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Title: Medicine in an Age of Commerce and Empire <>Binding: Hardcover <>Author: Harrison, Mark <>Publisher: Oxford University Press
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Beyond its obvious value for historians of (colonial and imperial) medicine, Harrison's example are applicable to histoians of science and more adventurous intellectual historians willing to engage with some technical material. The bibliography alone is worthy of consultation by anyone seeking a well-organized and thorough background in colonial medicine. (Jessica Baron, Journal of the History of Medicine and Allied Sciences)
provides an accessible and rich introduction to the larger context British imperial connections and their impact on medicine. (Projit Bihari Mukharji, Social History of Medicine)
Mark Harrison is Professor of the History of Medicine and Director of the Wellcome Unit for the History of Medicine at the University of Oxford. He is the author of many books and articles on the history of medicine, war and imperialism, and on the history of disease. He currently holds a fellowship at Green Templeton College and is a Fellow of the Royal Historical Society. He is winner of the Templer Medal Book Prize, awarded by the Society for Army Historical Research in 2005 for Medicine and Victory: British Military Medicine in the Second World War.
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Book Description Oxford University Press 2010-10-18, 2010. Hardcover. Condition: New. 1. 0199577730 BRAND NEW! In Protective Shrinkwrap! A Hardcover with Dustjacket in NEW, pristine condition. We ship all orders with delivery confirmation!. Seller Inventory # NB2-121
Book Description Oxford University Press, USA, 2010. Hardcover. Condition: New. 1. Seller Inventory # DADAX0199577730
Book Description Oxford University Press, United Kingdom, 2010. Hardback. Condition: New. Language: English. Brand new Book. Medicine in an age of Commerce and Empire explores the impact of commercial and imperial expansion on British medicine from the late seventeenth century to the early nineteenth century. Concentrating largely (though not exclusively) on India and the West Indies, it shows how medical practitioners in the colonies began to develop an empirical and experimental approach to medicine that was in many respects in advance of that in Britain. By the late eighteenthand early nineteenth century, colonial ideas and practices had also begun to transform medicine in Britain. Medical practitioners in the Army, Navy, and East India Company used their knowledge of fevers and other common diseases to establish themselves at the centre of British medicine, speaking to growingconcerns about supposedly new diseases at home and fears about the invasion of exotic maladies. Some found employment in new institutions such as fever hospitals, while others used connections in the armed forces to acquire influence and status at home. Many also made their voice heard through religious networks such as circles of dissenting physicians and natural philosophers. Seller Inventory # LHB9780199577736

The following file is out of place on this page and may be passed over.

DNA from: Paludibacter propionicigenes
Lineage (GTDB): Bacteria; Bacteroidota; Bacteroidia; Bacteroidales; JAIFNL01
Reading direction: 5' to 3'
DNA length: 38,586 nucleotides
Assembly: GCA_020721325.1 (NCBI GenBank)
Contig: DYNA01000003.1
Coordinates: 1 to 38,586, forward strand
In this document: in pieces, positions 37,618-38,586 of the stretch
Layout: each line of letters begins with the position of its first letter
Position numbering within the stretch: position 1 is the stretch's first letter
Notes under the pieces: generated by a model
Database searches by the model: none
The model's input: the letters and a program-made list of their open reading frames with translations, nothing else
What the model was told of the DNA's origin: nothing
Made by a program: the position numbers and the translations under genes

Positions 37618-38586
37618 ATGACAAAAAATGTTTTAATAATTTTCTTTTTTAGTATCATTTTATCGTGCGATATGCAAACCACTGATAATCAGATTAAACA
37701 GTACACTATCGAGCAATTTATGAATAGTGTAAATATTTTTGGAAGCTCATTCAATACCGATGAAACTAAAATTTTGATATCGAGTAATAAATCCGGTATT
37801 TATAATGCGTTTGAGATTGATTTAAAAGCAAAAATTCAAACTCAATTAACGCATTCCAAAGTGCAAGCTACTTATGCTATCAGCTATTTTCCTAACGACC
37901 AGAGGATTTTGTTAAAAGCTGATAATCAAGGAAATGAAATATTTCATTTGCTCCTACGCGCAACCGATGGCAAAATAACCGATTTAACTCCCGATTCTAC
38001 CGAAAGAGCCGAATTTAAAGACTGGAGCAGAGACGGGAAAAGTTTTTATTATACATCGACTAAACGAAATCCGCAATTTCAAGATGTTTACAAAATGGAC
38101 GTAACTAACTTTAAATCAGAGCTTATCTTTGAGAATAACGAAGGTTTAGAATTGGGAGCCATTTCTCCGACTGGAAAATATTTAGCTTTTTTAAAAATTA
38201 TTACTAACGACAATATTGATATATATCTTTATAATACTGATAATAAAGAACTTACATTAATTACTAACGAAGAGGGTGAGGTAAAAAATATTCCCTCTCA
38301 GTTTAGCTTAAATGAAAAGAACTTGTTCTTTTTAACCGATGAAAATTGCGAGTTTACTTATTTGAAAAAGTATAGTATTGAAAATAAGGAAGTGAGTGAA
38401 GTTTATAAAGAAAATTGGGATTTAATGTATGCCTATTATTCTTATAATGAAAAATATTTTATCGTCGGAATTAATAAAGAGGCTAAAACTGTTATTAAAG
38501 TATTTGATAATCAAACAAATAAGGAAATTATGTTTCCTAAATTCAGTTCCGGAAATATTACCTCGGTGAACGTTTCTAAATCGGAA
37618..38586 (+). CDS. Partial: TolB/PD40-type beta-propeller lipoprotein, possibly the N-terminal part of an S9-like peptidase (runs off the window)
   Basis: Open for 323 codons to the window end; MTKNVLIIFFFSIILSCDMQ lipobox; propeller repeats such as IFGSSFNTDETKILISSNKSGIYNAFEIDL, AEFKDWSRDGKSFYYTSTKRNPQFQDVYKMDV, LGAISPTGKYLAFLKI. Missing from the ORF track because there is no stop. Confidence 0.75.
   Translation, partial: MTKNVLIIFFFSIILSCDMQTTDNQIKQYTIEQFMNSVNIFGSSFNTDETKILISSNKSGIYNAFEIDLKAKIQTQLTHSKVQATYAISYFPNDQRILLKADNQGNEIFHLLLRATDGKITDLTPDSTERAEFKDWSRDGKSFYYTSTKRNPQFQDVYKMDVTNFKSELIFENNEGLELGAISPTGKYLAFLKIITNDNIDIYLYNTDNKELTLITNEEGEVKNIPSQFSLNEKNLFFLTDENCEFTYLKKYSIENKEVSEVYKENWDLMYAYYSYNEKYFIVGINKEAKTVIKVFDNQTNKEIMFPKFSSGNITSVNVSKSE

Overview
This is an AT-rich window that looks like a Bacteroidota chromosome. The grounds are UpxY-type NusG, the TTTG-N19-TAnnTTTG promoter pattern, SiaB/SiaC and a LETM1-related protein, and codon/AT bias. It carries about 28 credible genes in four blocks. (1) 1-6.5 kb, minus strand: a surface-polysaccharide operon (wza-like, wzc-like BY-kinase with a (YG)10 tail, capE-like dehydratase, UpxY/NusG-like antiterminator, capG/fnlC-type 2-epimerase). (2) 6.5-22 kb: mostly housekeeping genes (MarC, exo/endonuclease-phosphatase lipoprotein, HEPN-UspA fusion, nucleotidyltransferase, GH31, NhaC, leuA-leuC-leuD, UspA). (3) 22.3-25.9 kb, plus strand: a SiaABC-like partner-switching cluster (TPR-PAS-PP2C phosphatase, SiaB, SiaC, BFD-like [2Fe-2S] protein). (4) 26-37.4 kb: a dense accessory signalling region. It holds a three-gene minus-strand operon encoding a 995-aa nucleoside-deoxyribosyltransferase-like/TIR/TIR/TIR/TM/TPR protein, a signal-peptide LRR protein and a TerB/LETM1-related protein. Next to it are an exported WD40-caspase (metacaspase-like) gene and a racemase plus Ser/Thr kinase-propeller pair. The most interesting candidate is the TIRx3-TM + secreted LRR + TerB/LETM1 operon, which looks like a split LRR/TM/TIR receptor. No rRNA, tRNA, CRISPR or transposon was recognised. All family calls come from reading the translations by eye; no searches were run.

Book Description OUP Oxford, 2017. Paperback. Condition: New. PRINT ON DEMAND Book; New; Publication Year 2017; Not Signed; Fast Shipping from the UK. No. book. Seller Inventory # ria9780199577736_lsuk